Millions of older Chinese have grown up with these parks and have memories of time spent in them. Just like the parks, it is quite likely that personal memories of the parks are slowly fading away with time. Like the family photos I have, the photographs in this series act as a record of memories that may soon disappear entirely.”

More of Kurt’s work here

┐ Tim Roda └

© Tim Roda, Untitled #24, 2004

© Tim Roda, Untitled #138, 2007

“I started using photography, not for the love of the technical aspects of the medium, but because of its properties, both abstract and physical. It is the only medium I can use to best depict my vision of life, art and time.
Although the final product is a photograph, the work casually travels within arenas of installation, photography, film and performance. A camera is used to record one moment in time that balances between memories and constructed commentaries, yet is a documentation of “real” events for my wife, Allison, and son, Ethan.
(…)
When asked about the irregularity of the margins in my work, I explain that there is a relationship between the apparent contempt for the materials and the reverence for the subjects of the imagery. I have always said that the subject is the most important part of my work. I understand that for people from photography backgrounds the technique of my work is very distracting to the content. My work is all about metaphor. The rough edges, irregular margins, erratic fixer stains, and haphazard tonal range are suggestive of the working-class way of life that my grandfather experienced when he came to America as an Italian immigrant. This set of values was passed down to my father and then to me in all of its eccentricities. For example, my grandfather and father built our family home, swimming pool, tree fort and decks out of the same secondary wood they built our chicken house with. My father just built a two-car garage with three sides and wood that looked like a patchwork quilt.
Technically, I could print what photographers would consider to be a perfect picture, but I would consider that to be imperfect. The seeming imperfections that you see on the physical print are similar to ways that I use the materials within the photograph. The props or devices I include in the images are made of paper, wood, tape and clay—-simply because they are all mediums that are all disposable or re-usable. I have decided that it is more important for me to be myself and approach techniques and materials the way I do rather than jeopardize the integrity of my art by conforming to existing standards.”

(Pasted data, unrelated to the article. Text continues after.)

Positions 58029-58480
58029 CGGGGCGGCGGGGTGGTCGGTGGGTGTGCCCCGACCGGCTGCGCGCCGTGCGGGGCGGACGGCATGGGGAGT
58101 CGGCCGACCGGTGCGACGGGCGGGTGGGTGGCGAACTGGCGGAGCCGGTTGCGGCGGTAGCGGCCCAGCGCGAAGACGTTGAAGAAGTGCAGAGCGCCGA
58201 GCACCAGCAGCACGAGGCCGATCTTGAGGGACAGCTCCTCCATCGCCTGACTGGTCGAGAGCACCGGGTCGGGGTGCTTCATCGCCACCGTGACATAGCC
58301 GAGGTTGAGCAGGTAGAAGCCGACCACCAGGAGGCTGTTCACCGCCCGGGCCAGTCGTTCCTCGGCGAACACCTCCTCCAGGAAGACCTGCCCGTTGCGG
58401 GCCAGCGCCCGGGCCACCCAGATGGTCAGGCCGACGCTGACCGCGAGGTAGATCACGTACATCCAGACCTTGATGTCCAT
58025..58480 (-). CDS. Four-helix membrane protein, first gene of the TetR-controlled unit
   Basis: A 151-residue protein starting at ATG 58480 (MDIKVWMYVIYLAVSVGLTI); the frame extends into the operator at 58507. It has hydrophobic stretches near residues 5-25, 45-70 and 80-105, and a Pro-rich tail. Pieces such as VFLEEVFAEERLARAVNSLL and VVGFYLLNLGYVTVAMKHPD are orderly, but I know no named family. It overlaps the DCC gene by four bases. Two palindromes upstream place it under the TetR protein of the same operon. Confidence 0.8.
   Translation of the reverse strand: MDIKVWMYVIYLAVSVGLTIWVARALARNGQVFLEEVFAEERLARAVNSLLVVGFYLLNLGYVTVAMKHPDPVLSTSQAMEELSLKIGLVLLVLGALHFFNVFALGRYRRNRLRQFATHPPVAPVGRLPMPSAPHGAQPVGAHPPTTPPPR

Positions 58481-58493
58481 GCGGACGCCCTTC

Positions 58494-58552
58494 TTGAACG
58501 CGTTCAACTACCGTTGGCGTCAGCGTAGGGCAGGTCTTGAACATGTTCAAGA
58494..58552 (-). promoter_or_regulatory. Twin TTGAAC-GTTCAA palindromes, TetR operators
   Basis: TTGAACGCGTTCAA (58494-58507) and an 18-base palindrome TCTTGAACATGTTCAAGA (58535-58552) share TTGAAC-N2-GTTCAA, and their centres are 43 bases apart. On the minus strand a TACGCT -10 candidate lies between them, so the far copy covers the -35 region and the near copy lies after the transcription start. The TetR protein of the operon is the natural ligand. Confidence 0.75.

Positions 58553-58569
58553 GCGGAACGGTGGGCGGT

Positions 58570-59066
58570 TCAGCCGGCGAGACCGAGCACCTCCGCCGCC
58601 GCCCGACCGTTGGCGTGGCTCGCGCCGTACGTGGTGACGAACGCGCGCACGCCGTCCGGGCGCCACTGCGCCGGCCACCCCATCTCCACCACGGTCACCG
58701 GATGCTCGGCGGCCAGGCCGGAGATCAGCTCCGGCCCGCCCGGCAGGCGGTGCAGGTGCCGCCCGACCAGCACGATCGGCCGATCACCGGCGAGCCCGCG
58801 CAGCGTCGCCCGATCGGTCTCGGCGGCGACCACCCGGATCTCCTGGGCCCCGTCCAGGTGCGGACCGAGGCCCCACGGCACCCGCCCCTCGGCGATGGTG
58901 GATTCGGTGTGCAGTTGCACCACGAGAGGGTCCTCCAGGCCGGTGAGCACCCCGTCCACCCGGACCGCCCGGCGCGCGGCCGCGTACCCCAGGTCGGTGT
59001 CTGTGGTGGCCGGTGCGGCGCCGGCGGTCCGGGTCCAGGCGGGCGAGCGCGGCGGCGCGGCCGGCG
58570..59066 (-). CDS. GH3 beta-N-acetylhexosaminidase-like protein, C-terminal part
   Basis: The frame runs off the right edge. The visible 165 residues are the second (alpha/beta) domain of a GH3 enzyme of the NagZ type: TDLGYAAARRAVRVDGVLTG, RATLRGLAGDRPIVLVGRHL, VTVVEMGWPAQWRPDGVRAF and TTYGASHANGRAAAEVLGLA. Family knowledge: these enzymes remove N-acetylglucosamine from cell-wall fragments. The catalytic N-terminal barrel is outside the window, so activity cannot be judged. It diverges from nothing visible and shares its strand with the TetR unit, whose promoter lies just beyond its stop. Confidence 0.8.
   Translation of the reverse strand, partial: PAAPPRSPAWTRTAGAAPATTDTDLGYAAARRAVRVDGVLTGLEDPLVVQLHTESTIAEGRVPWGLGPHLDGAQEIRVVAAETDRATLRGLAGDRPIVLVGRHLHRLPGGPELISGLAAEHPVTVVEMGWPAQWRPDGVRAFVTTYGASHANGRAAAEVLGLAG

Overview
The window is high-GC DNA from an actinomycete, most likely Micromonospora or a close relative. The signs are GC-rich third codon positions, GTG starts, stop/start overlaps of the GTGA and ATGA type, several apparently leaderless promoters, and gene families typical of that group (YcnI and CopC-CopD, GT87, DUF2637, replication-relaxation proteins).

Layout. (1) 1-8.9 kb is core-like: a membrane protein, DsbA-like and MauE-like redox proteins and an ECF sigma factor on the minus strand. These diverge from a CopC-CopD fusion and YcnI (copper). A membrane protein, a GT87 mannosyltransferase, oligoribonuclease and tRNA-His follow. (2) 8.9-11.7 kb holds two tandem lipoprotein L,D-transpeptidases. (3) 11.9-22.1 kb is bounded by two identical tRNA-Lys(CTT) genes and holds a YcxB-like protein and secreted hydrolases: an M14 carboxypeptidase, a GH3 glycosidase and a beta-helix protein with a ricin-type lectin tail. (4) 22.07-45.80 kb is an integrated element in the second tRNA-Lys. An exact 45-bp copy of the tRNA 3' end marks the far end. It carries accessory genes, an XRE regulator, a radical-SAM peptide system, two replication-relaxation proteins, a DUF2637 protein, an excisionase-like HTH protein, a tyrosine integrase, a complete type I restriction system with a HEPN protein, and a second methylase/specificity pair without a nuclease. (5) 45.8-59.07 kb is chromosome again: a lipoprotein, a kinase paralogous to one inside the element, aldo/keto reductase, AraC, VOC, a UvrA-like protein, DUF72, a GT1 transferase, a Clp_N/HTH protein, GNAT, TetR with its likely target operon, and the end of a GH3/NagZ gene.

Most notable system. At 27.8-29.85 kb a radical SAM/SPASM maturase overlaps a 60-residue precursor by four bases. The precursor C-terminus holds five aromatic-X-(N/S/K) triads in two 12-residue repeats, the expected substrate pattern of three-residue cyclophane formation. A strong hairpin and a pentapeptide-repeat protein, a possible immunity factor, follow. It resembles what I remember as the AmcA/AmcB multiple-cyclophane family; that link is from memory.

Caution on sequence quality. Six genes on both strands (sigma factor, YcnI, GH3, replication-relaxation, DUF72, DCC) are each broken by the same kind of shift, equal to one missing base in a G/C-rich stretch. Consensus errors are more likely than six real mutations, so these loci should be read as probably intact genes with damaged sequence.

Tim Roda, full statement here

More of Tim’s work here

┐ Daria Tuminas └

© Daria Tuminas, Untitled, from the series Ivan and the Moon

© Daria Tuminas, Untitled, from the series Ivan and the Moon

© Daria Tuminas, Untitled, from the series Ivan and the Moon

“Ivan is the elder, he is 16. Andrey, nicknamed Moon, is the younger, 14 by now. The two brothers live in a distant village in the northern part of Russia. They are not like regular teenagers, and live in a fairy tale world, yet deeply connected to nature: they go hunting and fishing, can use a joiner’s chisel, play with ghosts at abandoned places, do not want to move to a city, and love nature. Mature and childish. Naive and enigmatic. In this ongoing project I want to show the mysteriousness of the world of these brothers.

The narrative in ‘Ivan and the Moon’ is neither chronological nor event related. It does not have a strict and one-way-to-read plot. All the images are connected to each other on the level of correlated motives and on the level of hypothetical story interpretations. Each picture is supposed to provoke some inquiry about ‘What is going on?’

Moreover, the two brothers are reflections of each other. Many people might even think that they are twins. The main corpus of works contains their individual portraits, so that it is no longer clear who is who. It was also important to show that the world around the boys is itself magical and their games and fantasies are consequences of being a part of this world.